The US data highlight will be April retail sales Friday.  Headline sales are expected to plunge -11.7% m/m, while ex-autos are expected to fall -8.4% m/m.  Lastly, the so-called control group used for GDP calculations is expected to fall -4.2% m/m.  A horrible April is a given and May sales will also be weak, but the question for markets is whether the tentative steps taken to reopen will translate into the start of a recovery in June.

Weekly jobless claims Thursday are expected at 2.5 mln vs. 3.169 mln last week.  If so, this would mean that around 36 mln will have become jobless over the last eight weeks, which is nearly 25% of the labor force.  The BLS said that the 14.7% unemployment rate reported last week for April would have been five percentage points higher if not for misclassification of workers impacted by the pandemic.

The regional Fed manufacturing surveys for May will start to roll out this week.  First up is the Empire survey Friday, which is expected at -60.0 vs. -78.2 in April.  Other data that day include April IP, which is expected to plunge -12.0% m/m.  March JOLTS job openings, business inventories, TIC flows, and May University of Michigan preliminary consumer sentiment will also be reported Friday.

US inflation readings will be seen but are largely irrelevant for the markets.  CPI will be reported Tuesday, with headline inflation expected to plunge to 0.4% y/y from 1.5% in March and core expected to fall to 1.7% y/y from 2.1% in March.  PPI will then be reported Wednesday, with headline inflation expected to fall -0.3% y/y vs. +0.7% in March and core expected to fall to 0.9% y/y from 1.4% in March.

Fed Funds futures are now implying negative rates by mid-2021.  We don’t want to make too much of this, as this market may be distorted due to some sort of hedging use.  From a fundamental standpoint, this really makes little sense to us.  The Fed has made it quite clear that it won’t go negative.  Of course, one should never say never but we’re really quite sure that the US won’t go negative.  In fact, we don’t think anyone else goes negative.  Why not?  Those that have gone negative regret it.  Those that haven’t see that regret plainly.  To us, negative rates really haven’t done anything except harm the banking sector and savers.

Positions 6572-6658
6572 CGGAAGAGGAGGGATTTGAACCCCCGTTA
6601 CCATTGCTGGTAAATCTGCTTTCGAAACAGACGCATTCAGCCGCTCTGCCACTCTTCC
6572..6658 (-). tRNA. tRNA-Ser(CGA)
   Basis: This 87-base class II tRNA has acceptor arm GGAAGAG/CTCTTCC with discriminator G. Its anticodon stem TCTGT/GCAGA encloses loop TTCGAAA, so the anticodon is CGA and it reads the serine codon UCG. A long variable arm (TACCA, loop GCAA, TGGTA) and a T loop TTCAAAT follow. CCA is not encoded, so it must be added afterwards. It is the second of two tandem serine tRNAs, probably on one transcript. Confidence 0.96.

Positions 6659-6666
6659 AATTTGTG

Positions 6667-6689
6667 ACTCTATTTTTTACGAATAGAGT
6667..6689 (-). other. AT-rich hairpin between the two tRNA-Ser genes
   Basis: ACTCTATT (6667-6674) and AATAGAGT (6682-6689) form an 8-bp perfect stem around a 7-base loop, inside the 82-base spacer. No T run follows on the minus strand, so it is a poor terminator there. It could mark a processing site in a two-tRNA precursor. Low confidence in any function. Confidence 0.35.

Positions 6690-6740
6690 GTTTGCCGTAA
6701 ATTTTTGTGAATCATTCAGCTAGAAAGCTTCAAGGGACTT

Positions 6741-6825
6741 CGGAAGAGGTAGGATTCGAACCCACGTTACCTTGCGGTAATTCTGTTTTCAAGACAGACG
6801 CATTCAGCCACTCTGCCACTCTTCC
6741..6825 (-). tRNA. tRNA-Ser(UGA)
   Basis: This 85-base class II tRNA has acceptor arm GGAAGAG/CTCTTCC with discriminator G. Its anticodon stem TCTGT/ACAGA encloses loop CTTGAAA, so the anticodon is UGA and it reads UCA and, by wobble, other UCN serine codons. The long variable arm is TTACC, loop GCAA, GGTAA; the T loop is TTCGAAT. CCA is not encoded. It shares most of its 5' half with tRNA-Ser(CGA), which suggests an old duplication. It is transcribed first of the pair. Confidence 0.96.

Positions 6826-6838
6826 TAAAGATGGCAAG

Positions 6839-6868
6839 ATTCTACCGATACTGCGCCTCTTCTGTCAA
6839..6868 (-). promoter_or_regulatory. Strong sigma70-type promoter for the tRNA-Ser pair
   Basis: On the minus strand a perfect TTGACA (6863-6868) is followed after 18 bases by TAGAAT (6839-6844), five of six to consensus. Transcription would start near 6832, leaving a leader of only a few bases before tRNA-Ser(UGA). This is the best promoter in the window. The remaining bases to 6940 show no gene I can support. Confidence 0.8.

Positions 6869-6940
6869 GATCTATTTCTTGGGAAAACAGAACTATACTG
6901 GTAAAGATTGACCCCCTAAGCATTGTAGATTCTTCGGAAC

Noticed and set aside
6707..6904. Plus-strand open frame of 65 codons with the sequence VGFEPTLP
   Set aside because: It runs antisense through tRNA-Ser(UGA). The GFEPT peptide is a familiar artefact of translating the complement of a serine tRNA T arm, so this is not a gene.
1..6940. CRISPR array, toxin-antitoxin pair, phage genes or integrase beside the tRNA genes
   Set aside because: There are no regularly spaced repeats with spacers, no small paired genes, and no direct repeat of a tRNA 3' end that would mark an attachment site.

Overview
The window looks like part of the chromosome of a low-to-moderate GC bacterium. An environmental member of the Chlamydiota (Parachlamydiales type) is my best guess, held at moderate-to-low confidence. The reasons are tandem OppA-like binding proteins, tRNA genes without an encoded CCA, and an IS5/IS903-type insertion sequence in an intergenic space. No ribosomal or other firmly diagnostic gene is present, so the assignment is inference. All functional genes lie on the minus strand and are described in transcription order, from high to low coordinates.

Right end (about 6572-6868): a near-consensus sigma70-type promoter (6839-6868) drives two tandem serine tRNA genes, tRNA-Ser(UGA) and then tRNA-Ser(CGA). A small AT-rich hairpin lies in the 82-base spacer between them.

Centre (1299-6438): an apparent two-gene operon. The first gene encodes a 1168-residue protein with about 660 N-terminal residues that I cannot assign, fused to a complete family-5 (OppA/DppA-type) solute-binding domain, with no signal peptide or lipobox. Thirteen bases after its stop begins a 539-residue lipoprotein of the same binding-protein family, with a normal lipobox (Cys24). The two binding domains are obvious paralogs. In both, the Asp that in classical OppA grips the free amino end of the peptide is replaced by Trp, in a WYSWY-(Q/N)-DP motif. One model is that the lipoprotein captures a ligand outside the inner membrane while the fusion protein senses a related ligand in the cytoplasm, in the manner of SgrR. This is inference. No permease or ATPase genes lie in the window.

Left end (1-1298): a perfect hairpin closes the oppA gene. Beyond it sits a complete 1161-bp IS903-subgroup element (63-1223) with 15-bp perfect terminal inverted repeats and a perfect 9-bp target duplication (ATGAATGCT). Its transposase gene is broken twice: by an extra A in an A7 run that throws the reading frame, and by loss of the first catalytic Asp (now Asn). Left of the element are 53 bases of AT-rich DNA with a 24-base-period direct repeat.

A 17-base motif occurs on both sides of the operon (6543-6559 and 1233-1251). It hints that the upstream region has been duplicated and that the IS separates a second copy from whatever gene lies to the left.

There are plenty of scheduled Fed speakers this week.  Bostic speaks Monday.  Bullard, Kashkari, Harker, Quarles, and Mester all speak that day.  Chair Powell speaks Wednesday, while Kashkari and Kaplan speak Thursday.  We suspect the negative rates issue will come up and we expect the Fed to push back against the notion.  We cannot recall one Fed policymaker that has seen negative rates as a Fed policy option.

 

EUROPE/MIDDLE EAST/AFRICA

Tensions between Germany and the European Commission are likely to sow continued doubts about the future of Europe.  President Ursula von der Leyen stressed that “The final word on EU law is always spoken in Luxembourg. Nowhere else.”  She also said that the German court ruling is now being analyzed and that an infringement process against Germany is possible, a threat she repeated on Sunday.  According to EU treaties, the ECB is independent and does not have to answer to the national courts.  If it does respond to the German request for clarification within 90 days, it will open up any EU institution to second-guessing by the national institutions.  This simply cannot stand and we suspect the EC will not back down.  That said, this uncertainty will likely weigh on the euro.